June 2, 2005

Wind won't replace oil

A letter in today's Ipswich Chronicle:

Liz Krafchuk's piece about "Living Green" (Ipswich Chronicle, May 26) stated that a wind turbine in Ipswich would "offer some relief from the darkness of oil wars." Someone is surely mistaken here.

Oil is primarily used for transport. Only 2.3 percent nationally is used to make electricity. We export three times that amount. Reducing consumption of all kinds of energy is a worthy aim, but wind turbines -- no matter how big or how many -- have nothing to do with our use of oil. They don't have much effect on our use of current electricity sources, either.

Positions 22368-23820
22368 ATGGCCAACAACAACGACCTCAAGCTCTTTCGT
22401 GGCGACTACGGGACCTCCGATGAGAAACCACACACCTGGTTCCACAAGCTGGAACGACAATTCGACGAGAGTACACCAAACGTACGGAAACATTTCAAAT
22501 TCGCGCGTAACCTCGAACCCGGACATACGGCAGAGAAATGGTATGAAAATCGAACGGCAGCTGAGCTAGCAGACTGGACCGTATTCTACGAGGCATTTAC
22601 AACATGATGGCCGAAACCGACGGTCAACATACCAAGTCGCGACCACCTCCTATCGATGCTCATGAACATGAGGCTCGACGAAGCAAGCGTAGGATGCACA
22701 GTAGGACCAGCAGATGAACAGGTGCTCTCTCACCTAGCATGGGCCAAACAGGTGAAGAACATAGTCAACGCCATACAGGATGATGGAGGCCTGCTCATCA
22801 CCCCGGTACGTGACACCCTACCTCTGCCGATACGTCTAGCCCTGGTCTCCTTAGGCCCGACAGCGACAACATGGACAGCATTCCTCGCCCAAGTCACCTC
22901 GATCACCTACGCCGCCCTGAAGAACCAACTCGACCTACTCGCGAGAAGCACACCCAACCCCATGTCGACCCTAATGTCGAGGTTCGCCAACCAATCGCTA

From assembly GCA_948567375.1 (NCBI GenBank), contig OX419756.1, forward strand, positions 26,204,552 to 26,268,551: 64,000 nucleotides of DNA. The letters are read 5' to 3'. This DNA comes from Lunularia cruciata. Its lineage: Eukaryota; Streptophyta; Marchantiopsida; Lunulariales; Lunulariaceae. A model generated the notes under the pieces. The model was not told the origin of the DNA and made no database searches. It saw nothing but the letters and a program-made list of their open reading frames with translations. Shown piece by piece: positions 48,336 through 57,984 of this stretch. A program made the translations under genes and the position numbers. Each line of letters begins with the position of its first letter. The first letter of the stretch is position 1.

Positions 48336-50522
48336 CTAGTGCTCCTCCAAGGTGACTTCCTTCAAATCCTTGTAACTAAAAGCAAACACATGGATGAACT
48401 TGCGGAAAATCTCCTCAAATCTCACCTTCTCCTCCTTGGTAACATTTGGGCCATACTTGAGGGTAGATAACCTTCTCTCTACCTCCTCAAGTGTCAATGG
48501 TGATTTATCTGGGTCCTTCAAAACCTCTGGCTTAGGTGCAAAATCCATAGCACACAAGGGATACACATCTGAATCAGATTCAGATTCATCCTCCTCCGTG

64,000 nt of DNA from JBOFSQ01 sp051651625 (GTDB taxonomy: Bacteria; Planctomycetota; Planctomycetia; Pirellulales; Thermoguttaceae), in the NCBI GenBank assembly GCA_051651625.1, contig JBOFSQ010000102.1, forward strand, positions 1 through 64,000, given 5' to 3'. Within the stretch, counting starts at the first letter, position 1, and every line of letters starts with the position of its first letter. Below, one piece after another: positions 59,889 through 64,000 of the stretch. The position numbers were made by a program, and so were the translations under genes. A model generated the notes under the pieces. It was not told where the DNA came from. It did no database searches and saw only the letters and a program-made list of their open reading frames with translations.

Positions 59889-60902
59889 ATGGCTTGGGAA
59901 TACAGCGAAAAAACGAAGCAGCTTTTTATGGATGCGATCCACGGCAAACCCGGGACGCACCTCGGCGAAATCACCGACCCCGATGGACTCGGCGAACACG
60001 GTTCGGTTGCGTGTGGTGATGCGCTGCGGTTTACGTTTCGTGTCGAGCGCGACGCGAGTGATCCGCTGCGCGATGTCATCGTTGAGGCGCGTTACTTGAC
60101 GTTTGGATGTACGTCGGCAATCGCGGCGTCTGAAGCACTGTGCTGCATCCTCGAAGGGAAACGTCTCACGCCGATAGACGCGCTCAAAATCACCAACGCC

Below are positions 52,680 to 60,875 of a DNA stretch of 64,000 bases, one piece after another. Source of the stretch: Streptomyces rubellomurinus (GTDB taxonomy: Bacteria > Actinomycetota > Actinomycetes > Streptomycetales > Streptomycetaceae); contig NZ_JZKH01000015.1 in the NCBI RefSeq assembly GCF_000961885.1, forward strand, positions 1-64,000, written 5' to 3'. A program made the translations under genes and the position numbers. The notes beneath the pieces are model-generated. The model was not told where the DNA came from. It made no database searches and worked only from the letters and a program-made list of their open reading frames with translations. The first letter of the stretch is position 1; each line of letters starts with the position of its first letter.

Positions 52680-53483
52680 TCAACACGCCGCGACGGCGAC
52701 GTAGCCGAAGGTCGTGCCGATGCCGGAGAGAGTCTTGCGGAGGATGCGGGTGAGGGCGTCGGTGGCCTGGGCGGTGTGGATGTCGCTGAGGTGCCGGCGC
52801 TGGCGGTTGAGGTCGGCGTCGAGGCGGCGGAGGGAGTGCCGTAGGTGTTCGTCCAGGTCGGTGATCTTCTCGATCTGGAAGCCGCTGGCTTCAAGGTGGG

Krafchuk reports an average wind speed of 11.5 mph. That translates to an average output from the 1.5-MW turbine of only about 150 KW, 10 percent of its capacity. Two-thirds of the time, the output would be less than that. Hull's "success" is not in the small amount of unpredictably variable electricity generated by wind, but in the profitable sale of "green credits."

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